This wasn't a bad beer at all, but it was definitely pretty straightforward. I got a ton of malt throughout, with notes of wheat bread and some dark fruit coming through. This beer was noticeably light on the hops, but it wasn't bad.

Final Grade: C+

7. Stone Brewing Company - Old Guardian (2012)

Old Guardian pours a hazy, burnt orange color with a thin white head. The nose carried a ton of citrus, with big notes of candied apricot and tangerine rind alongside a lot of malt and some wood.

Similar to Old Dipsea, I thought that Old Guardian was a pretty straightforward barleywine. But instead of being malt forward, this one focuses mainly on the hops. A sticky citrus hop presence carries through the beer. Rich malt and booze are present as well with a dry finish that brings a bit of an aspirin flavor.

Final Grade: B-

6. Alaskan Brewing Company - Alaskan Barley Wine (2009)

Alaskan Barley Wine pours a ruddy brown color with a thin tan head. This beer has been aged a few years, and the smell has definitely moved towards the malty end of the spectrum. The smell is full of rich malt, grain, barley, almond meal and some toast.

The taste was full of malt, with some big notes of Grape Nuts, fig and raisin skins. The finish brought a bit of sweetness with a hint of honey. This was my first experience with this beer and I came away pretty pleased with the experience. It wasn't a mindblowing barleywine, but it was tasty, nonetheless.

Final Grade: B

5. Hangar 24 Brewery - Barrel Roll No. 4- Hammerhead

Hammerhead pours a hazy dark brown color with a thin, off-white head. The smell had notes of burnt brown sugar, toffee, some faint sticky citrus hops and a touch of barrel.

The taste was pretty aggressive, with notes of burnt raisin skins, bourbon, burnt wood, vanilla and some oak. Clocking in at nearly 14% ABV, this is a beast of a beer, but it didn't really taste like it. It wasn't nearly as good as Hangar 24's Pugachev's Cobra, but this was definitely a solid barleywine.

Final Grade: B

4. Sierra Nevada Brewing Company - Bigfoot Barleywine Style Ale (2012)

Bigfoot pours a deep copper color with a nice and fluffy cream colored head. On the nose, I got a lot of toffee, burnt caramel, brown sugar, cake batter and some faint grape skins.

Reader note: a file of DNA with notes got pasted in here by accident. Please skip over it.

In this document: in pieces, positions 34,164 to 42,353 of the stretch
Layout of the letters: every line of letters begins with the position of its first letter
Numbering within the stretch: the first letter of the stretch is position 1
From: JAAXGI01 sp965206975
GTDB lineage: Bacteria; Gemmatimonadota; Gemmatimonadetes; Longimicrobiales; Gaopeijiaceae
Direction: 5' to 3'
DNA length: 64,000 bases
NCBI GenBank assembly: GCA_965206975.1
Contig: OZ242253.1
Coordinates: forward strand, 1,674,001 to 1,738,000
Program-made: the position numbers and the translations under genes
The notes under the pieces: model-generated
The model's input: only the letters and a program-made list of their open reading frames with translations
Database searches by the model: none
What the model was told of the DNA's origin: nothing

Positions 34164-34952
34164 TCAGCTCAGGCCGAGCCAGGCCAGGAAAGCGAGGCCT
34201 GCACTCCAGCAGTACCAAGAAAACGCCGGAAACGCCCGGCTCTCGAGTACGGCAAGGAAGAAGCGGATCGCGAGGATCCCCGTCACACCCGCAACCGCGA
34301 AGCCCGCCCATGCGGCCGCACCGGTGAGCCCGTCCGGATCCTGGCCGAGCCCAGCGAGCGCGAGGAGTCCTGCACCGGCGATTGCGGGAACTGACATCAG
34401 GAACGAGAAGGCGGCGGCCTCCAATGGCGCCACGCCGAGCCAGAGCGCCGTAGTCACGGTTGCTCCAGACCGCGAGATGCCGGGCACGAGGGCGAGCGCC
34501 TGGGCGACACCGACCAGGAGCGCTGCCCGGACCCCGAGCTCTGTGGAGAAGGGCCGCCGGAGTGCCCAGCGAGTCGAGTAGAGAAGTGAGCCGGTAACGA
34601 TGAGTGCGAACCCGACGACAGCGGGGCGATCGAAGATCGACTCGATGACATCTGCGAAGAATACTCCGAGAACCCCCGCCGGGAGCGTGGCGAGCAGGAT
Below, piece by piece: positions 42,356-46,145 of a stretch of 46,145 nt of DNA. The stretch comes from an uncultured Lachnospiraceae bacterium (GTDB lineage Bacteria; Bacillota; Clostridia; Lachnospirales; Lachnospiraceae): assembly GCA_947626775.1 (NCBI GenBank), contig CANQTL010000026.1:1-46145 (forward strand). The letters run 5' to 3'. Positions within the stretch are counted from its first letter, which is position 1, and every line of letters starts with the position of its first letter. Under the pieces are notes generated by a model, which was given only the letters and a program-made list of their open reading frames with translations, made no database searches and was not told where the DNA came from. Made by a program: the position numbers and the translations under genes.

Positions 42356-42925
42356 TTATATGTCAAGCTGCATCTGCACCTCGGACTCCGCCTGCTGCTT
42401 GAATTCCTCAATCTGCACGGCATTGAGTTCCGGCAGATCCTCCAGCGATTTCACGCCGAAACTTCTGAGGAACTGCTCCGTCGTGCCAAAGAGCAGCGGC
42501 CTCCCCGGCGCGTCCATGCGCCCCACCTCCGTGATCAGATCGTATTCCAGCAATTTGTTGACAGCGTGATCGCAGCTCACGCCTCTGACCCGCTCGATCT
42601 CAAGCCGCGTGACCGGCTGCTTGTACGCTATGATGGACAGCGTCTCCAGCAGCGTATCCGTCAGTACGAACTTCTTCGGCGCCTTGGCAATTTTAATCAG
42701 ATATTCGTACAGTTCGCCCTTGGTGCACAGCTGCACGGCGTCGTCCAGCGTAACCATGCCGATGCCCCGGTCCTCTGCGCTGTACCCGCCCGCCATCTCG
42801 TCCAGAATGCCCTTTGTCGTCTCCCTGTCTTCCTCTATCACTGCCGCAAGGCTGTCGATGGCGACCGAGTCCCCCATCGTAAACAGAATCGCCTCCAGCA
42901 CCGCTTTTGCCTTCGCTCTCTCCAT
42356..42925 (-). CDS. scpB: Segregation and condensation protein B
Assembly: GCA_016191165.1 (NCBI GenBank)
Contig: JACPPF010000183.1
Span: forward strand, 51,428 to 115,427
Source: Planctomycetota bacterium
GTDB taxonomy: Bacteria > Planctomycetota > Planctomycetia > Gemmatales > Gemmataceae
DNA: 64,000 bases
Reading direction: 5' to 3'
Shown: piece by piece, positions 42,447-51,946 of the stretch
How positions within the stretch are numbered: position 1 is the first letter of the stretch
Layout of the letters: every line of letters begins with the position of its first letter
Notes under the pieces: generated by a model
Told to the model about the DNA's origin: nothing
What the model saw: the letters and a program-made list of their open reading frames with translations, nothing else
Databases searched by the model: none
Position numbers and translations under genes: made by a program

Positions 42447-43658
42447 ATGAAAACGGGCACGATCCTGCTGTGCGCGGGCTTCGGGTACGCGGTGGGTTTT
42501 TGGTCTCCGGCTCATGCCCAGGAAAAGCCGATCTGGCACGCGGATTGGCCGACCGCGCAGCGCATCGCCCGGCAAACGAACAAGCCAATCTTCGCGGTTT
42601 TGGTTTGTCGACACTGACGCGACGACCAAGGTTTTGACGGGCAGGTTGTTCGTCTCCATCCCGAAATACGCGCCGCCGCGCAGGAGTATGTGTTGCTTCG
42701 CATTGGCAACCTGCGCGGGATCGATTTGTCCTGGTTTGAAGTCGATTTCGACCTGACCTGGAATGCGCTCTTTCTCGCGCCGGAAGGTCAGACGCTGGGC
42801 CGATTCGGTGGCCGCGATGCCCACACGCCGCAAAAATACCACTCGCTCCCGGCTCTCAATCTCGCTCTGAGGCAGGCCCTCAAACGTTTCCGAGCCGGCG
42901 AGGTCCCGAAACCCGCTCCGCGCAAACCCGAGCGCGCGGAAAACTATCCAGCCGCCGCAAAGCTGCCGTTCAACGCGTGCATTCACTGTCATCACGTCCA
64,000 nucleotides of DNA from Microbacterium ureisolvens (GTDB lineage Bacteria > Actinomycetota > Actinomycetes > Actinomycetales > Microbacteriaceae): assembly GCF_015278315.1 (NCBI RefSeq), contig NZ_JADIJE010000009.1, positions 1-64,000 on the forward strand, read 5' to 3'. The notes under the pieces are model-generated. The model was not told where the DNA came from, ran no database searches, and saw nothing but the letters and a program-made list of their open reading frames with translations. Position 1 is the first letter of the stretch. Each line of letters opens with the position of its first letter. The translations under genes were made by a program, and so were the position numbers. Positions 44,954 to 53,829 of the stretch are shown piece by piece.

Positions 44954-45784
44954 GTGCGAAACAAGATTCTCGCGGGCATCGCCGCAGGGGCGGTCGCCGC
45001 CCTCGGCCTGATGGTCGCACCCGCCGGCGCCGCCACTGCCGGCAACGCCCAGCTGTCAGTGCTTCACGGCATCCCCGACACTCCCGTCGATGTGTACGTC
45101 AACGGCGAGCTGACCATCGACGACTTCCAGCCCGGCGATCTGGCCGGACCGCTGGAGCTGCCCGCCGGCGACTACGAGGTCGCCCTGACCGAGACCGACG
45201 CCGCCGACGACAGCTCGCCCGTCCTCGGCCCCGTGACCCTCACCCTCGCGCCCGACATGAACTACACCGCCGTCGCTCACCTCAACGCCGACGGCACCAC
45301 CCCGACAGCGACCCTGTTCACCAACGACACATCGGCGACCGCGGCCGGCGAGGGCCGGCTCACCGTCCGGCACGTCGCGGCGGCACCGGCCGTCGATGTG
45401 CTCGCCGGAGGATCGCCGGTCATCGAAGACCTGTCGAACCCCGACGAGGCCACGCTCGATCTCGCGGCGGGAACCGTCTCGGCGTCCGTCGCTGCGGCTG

The taste is full of sticky and earthy hops tamed by an enormous malty backbone. I also picked up some grapefruit pit, pine resin and some caramel before a bitter finish that was full of more pine resin. This beer was a year old and it mellowed terrifically. I can only imagine what this would taste like with a few more years under it. I'll have to find out at some point.

Final Grade: A-

3. Dogfish Head Craft Brewery - Olde School Barleywine (2006)

Olde School Barleywine pours a super cloudy orange-ish brown color with almost no head whatsoever. I picked up notes of buttery toffee, hazelnut, some faint citrus rind and smooth caramel. The smells all melded together really nicely.

After six years of aging, this 15% monster tastes absolutely fantastic. The taste is smooth and malty throughout with some notes of dark fruit and just a hint of earthy hops. A big thanks goes out to my buddy, Luke, who found this for a me a few months back. This was really a treat to try.

Final Grade: A

2. Pelican Pub & Brewery - Mother of all Storms (2011)

Mother of all Storms pours a deep brown color with a slight ruby tinge to it. On the nose I got a lot of wood and bourbon as well as some caramel, toffee and dark fruit.

The taste is full of toffee, raisin and bourbon. I also got some brown sugar, faint oak barrel and some unsweetened baking chocolate. This beer has a fantastic reputation and it's very well deserved. It was definitely one of the best we tried. A huge thanks to Beau for sending me this bottle last year.

Final Grade: A+

1. Firestone Walker Brewing Company- Sucaba (2012)

Sucaba pours a dark brown color with a very thin tan head. The nose brought notes of toasted toffee, caramel, brown sugar, bourbon and toasted marshmallow.

The taste opens with a lot of bourbon and some sticky malt notes. Some notes of maple and oak barrel follow before a finish that's sweet and warming. I don't know exactly what goes on in Firestone Walker's barrels, but everything they throw in there seems to turn into gold. Sucaba is no exception. It's a fantastic beer and, I would say, the best of the tasting.

Final Grade: A+

Top 250 Beers Tasted: 110